DUBAI (Reuters) - France will wrap up its intervention in Mali and pull its forces out once the West African country has returned to being stable and safe with a solid political system, French President Francois Hollande said on Tuesday.
Hollande’s statement, in response to a question on how long French forces could be deployed in Mali, suggested France could have a major role in its former colony for longer than the several weeks his government has so far indicated.
“As soon as there is an African force, in the coming days or weeks, that is backed by the international community and by Europe, France will not have a reason to stay in Mali,” he told a news conference during a visit to the United Arab Emirates.
“We have one goal, however. To ensure that when we leave, when we end our intervention, Mali is safe, has legitimate authorities, an electoral process and there are no more terrorists threatening its territory,” Hollande said.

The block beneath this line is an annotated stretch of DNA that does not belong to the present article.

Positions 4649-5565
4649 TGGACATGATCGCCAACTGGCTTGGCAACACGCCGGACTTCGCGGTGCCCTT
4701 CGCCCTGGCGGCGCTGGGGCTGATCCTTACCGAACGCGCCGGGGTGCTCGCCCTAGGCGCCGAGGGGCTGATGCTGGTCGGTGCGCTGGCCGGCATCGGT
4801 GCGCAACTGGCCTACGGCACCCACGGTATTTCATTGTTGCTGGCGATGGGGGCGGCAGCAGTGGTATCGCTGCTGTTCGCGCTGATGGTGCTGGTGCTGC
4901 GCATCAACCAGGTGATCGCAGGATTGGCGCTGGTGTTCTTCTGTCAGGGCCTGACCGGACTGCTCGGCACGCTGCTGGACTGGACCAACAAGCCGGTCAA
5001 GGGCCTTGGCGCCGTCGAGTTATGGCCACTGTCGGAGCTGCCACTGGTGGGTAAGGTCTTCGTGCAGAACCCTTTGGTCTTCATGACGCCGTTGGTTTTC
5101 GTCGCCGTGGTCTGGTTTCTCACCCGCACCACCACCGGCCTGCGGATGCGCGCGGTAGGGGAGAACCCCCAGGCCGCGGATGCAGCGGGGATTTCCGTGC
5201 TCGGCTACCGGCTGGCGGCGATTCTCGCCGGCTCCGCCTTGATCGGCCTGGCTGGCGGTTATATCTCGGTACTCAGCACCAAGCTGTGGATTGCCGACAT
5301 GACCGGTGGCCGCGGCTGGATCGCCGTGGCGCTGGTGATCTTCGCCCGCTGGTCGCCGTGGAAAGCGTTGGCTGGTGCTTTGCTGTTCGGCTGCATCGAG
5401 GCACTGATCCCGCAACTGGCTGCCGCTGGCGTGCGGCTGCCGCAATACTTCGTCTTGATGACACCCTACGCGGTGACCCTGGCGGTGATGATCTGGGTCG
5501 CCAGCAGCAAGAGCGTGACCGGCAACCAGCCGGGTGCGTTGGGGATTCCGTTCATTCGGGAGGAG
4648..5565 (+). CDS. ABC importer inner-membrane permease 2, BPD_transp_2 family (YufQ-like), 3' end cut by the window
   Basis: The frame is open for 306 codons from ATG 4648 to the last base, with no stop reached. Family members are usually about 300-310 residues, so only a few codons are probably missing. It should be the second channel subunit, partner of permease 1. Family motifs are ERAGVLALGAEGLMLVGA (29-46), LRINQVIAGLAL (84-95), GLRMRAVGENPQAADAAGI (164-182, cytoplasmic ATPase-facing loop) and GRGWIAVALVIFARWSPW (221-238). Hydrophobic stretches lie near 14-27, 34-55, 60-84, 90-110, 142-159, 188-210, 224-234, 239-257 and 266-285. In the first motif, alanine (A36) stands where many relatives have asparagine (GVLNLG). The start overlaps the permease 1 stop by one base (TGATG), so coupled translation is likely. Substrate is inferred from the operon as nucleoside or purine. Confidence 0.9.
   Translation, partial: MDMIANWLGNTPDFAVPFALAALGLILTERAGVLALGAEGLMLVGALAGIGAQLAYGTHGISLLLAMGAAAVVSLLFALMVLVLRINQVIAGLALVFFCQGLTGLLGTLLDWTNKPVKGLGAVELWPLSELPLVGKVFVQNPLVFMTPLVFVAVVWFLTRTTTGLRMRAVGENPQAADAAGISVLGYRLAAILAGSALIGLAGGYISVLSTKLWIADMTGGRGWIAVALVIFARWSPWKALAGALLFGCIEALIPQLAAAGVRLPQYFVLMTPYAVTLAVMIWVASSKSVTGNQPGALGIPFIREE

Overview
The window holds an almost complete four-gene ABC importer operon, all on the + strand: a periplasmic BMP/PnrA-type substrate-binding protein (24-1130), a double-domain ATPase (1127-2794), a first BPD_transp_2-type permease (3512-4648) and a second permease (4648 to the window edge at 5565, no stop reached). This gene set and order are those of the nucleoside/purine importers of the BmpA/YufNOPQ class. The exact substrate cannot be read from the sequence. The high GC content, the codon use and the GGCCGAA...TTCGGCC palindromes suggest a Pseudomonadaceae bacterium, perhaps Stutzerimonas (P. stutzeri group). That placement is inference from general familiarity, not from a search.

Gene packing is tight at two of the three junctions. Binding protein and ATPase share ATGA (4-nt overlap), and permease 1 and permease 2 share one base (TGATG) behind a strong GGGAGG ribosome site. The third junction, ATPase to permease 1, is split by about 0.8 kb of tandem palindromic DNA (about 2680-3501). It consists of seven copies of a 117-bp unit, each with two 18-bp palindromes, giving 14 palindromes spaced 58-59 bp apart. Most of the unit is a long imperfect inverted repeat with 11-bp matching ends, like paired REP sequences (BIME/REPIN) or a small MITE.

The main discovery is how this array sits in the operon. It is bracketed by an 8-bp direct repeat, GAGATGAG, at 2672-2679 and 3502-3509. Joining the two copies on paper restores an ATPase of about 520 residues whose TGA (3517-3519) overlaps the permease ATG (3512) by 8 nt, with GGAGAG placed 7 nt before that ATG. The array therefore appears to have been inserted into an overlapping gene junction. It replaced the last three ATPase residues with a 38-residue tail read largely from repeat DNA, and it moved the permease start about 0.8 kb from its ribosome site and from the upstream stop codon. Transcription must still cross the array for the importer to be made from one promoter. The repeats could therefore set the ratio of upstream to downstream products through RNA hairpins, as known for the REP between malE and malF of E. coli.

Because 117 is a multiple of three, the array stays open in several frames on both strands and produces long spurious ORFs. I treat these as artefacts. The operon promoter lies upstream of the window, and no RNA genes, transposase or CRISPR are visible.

France hit rebels with more air strikes and sent in armoured cars on day five of its effort to help the Malian government quash a push south by the Islamists, as regional allies struggled to speed up deployment of their troops.
Hollande, who said the United Arab Emirates had expressed its support for France’s Mali campaign, said rebel fighters could be taken prisoner in some cases but the main goal was to “destroy” them.
Reporting by Elizabeth Pineau; Writing by Catherine Bremer; Editing by Janet Lawrence and Mark John